More than 22 million Americans will travel in RVs this summer, according to a survey of RV owners by Recreation Vehicle Industry Association (RVIA). The Campfire Canvass survey found that 83 percent of RV owners plan to use their RVs more than or as much as last year.
Affordability is a key reason for increased usage, with 88 percent agreeing that RVing is a cost-effective way to travel and 81 percent saying that RV vacations cost less than other forms of travel even when fuel prices are higher (88 percent said fuel prices will not affect their summer plans). Nearly 85 percent of respondents agree that traveling by RV can save 25 percent or more over other types of travel.
Other reasons for more RV journeys include:
- Flexibility to take more mini-vacations (67 percent)
- Opportunity to enjoy outdoor activity and nature (59 percent)
- Chance to spend more quality time with family (52 percent)
- Escape stress/pressure (48 percent)
When they venture out, 67 percent of RVers bring a pet along. Most are dog people (93 percent); 14 percent bring cats.
According to the survey, top reasons for purchasing an RV within the past three years included:
- To see America (89 percent)
- Best way to travel (85 percent)
- To keep active (81 percent)
- Most affordable way to travel (71 percent)
- Bargain pricing (68 percent)
Forty-four percent said they’re considering another RV purchase. Of those potential buyers, 33 percent are considering a purchase within the next year; 39 percent in one to two years. Among those not considering another purchase, 86 percent said they’re happy with their current RV.
The online survey of 421 RV owners was conducted by RVIA and Cvent and has a margin of error of 4.8 percent.
PleasureLand RV Center in May 2017 opened a Brainerd, Minnesota, surplus store that caters to do-it-yourselfers who want to update or remodel RVs. The store also carries items for those who plan to renovate a cabin or build an ice house.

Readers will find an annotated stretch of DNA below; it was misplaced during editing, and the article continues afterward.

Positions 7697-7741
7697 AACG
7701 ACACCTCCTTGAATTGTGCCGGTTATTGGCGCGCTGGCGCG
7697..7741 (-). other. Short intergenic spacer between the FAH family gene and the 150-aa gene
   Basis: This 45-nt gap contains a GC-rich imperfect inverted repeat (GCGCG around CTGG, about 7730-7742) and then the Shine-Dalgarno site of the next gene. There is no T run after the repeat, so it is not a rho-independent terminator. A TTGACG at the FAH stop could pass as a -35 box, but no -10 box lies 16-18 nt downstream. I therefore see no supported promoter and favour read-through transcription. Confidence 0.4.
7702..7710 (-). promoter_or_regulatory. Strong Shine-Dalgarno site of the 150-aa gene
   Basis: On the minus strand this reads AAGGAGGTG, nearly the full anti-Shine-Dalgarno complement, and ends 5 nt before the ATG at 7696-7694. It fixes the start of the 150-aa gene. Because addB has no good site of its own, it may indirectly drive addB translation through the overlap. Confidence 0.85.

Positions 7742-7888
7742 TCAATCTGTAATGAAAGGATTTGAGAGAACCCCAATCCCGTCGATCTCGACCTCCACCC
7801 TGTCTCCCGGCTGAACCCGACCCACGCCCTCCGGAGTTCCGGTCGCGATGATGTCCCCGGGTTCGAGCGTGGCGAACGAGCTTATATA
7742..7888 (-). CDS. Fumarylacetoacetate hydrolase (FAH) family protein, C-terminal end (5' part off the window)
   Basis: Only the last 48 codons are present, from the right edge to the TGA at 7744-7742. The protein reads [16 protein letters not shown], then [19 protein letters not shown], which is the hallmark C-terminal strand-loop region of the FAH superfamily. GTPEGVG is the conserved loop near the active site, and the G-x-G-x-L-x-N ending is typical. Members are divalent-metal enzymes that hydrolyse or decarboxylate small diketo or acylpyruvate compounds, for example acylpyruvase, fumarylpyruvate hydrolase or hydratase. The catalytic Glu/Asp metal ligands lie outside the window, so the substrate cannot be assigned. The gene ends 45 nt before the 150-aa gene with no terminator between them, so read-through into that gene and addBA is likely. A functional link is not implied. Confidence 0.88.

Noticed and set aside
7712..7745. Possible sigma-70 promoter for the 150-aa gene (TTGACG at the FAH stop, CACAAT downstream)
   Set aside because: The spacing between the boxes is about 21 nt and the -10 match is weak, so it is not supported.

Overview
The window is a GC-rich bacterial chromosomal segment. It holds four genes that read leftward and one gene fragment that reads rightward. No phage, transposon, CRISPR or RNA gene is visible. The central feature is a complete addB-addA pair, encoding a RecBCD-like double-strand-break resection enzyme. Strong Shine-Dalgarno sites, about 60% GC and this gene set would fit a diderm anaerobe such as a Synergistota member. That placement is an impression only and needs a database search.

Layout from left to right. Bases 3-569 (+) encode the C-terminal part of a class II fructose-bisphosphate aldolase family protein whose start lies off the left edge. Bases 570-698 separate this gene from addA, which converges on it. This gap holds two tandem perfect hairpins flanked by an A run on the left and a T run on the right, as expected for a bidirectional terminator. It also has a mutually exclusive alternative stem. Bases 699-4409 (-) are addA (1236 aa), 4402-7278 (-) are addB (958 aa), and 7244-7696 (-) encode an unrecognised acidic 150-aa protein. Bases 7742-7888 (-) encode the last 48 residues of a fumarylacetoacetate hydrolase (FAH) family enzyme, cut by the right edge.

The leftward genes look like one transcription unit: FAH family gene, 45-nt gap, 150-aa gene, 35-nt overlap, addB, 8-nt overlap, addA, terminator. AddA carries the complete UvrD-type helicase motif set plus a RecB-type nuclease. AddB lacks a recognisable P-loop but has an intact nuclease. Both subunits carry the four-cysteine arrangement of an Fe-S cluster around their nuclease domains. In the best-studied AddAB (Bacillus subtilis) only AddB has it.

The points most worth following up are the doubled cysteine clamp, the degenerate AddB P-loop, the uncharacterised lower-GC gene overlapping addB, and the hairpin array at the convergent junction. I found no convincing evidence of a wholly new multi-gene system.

The revolving inventory includes overstock and discontinued furniture, appliances, TVs, stereos, doors, windows, furnaces, and light fixtures. The store is at 16599 State Highway 371 N. in Brainerd; (218) 454-7802; www.pleasurelandrv.com.
With summer in full swing and pools and swimming areas open at campgrounds and parks, it’s a good time to remind everyone who travels with young children to ensure their safety when around the water.
The American Academy of Pediatrics supports swimming lessons for most children 4 years and older, while noting that not all will be ready to swim at the same age.
“For some children, the idea of getting in the water and trying to swim can be a bit frightening,” said K.J. Hales, author of It’s Hard to Swim, the second picture book in an educational series called Life’s Little Lessons by Ellie the Wienerdog (www.elliethewienerdog.com). “But with proper reinforcement, they can overcome their fears and discover just how much fun swimming can be.”
The pediatrics association offers these water-safety tips:
- Never — even for a moment — leave small children alone or in the care of another young child while in bathtubs, pools, spas, or wading pools, or near irrigation ditches or standing water.
- Empty water from buckets and other containers immediately after use.
- To prevent drowning in toilets, young children should not be left alone in the bathroom.
- Closely supervise children in and around water. With infants, toddlers, and weak swimmers, an adult should be within an arm’s length. With older children and better swimmers, an adult should be focused on the child and not distracted by other activities. Bath seats cannot substitute for adult supervision.
- Parents, caregivers, and pool owners should learn CPR.
- Do not use air-filled swimming aids (such as inflatable armbands) in place of life jackets. They can deflate and are not designed to keep swimmers safe.
- All children should wear a life jacket when riding in a boat. Small children and nonswimmers should also wear one at water’s edge, such as on a riverbank or pier.